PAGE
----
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Old 08-12-2012, 08:11 AM   #54
jdrocks OP
Gravel Runner
Joined: Jul 2007
Oddometer: 4,586
The slight jog on 33 took me to the opposite side of the highway and MiddleMountain road, and a long run of gravel south southwest over the mountain. There used to be a gas station at this intersection, convenient as heck, but like so many small stations, it’s closed. It’s still a landmark, a reminder to turn either north or south on gravel.

MiddleMountain is well graded in the summer season, but can be rough and muddy in the shoulder seasons, depending on Forest Service maintenance. Today the road was in good shape, graded, but not top dressed, and I could get a good roll. Another cut-through road, although gravel, so you can have a mix of traffic, not unusual to find a corner with someone in your lane.

A quick stop at the Laurel Fork campground for a break, a camper and toy hauler parked, no tent campers, no bikes. College age Forest Service guys were mowing the grass, and these were the only signs of life I saw crossing the mountain. Fine with me, and after a drink and snack I was back on top of the ridgeline.

Stopped at an opening along the road for a photo, one of the few places to get a look out across the mountains.

The camera captured a collage through the haze, the Blue Ridge, and I wondered if it looked much different as the first Europeans pushed west.

There are several branch roads down off the mountain to Glady, Durbin, or Bartow, pick one in the direction you want to go, north or south, or you can ride out to 28. I wanted to get down to Bartow and fuel, so I made that choice, oops, freshly spread deep marbles, and I saw no tracks on this road, might be the first to pass through after the work was done.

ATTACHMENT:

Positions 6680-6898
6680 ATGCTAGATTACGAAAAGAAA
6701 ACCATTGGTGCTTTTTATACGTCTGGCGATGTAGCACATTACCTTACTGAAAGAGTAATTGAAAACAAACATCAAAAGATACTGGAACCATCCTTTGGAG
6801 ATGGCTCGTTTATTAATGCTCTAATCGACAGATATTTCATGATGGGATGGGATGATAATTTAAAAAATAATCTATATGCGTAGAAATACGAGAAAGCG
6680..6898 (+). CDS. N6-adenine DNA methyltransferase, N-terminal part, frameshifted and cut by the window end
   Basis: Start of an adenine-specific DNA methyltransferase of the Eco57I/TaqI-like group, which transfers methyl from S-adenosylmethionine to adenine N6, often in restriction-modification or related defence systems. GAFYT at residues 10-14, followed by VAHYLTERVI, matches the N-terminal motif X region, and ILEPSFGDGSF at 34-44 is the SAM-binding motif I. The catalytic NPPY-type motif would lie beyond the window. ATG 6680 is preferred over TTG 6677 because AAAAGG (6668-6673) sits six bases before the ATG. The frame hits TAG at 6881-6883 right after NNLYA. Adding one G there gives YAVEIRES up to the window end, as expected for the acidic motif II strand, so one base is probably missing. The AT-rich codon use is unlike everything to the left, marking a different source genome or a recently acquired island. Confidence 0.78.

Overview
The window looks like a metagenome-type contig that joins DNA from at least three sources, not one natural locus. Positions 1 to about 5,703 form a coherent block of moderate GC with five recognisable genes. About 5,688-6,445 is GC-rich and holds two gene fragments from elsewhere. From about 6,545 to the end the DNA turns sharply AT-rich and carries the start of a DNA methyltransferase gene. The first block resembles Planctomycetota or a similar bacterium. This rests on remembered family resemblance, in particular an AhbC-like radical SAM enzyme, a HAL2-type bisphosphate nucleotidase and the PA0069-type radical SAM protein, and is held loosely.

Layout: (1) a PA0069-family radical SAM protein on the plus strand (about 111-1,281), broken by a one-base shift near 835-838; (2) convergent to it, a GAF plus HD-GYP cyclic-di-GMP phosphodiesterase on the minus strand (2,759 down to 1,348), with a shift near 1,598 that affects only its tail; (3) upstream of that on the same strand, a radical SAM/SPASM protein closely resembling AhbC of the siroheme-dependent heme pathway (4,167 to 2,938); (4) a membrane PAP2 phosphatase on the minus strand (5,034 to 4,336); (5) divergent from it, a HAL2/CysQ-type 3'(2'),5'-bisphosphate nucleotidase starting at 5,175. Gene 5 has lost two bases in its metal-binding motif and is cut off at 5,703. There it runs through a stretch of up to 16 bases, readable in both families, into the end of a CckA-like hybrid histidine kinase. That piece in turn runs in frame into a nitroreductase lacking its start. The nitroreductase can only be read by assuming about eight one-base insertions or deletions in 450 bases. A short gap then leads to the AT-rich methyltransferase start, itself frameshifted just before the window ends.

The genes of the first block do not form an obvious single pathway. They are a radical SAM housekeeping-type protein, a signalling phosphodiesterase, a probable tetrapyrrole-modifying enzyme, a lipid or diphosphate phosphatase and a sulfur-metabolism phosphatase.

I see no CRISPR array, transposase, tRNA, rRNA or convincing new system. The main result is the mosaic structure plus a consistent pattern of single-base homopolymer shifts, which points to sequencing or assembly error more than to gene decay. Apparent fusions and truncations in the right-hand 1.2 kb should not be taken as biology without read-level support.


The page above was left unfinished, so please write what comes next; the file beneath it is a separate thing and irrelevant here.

The quick mart gas station at Bartow is a well known fuel stop for bikes, no matter whether you’re on a gravel route, or riding the “twisty” roads. There are a number of rallies that are based at Boyer around the corner, no bikes around today. I pulled up to the pumps, shut down, did my awkward as heck dismount off this tall bike, whew. The woman gassing up in front of me started laughing, and I said “That’s a new dance step I invented”, and she said “No it ain’t, ya cain’t dance a lick”. Oh well, now my feelin’s were hurt. Got the helmet off, took a look around at the cast of characters, oh boy, here we go, show time at the quick mart, and it ain’t the Grand Ole Opry. Geeeez, isn’t this just wonderful.